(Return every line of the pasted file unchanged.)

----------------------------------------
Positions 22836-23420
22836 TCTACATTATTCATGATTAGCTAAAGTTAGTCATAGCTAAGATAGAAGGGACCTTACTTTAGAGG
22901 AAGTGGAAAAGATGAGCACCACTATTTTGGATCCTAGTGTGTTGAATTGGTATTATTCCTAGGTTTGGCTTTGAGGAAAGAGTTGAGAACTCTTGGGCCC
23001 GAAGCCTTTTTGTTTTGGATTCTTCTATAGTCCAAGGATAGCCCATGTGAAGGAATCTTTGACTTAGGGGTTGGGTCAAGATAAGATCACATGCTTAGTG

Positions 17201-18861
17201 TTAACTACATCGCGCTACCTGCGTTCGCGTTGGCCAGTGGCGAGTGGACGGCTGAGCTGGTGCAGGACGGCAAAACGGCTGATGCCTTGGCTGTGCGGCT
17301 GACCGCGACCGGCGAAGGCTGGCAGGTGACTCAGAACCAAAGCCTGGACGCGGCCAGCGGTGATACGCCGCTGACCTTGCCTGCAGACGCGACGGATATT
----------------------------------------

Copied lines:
Positions 22836-23420
22836 TCTACATTATTCATGATTAGCTAAAGTTAGTCATAGCTAAGATAGAAGGGACCTTACTTTAGAGG
22901 AAGTGGAAAAGATGAGCACCACTATTTTGGATCCTAGTGTGTTGAATTGGTATTATTCCTAGGTTTGGCTTTGAGGAAAGAGTTGAGAACTCTTGGGCCC
23001 GAAGCCTTTTTGTTTTGGATTCTTCTATAGTCCAAGGATAGCCCATGTGAAGGAATCTTTGACTTAGGGGTTGGGTCAAGATAAGATCACATGCTTAGTG

Positions 17201-18861
17201 TTAACTACATCGCGCTACCTGCGTTCGCGTTGGCCAGTGGCGAGTGGACGGCTGAGCTGGTGCAGGACGGCAAAACGGCTGATGCCTTGGCTGTGCGGCT
17301 GACCGCGACCGGCGAAGGCTGGCAGGTGACTCAGAACCAAAGCCTGGACGCGGCCAGCGGTGATACGCCGCTGACCTTGCCTGCAGACGCGACGGATATT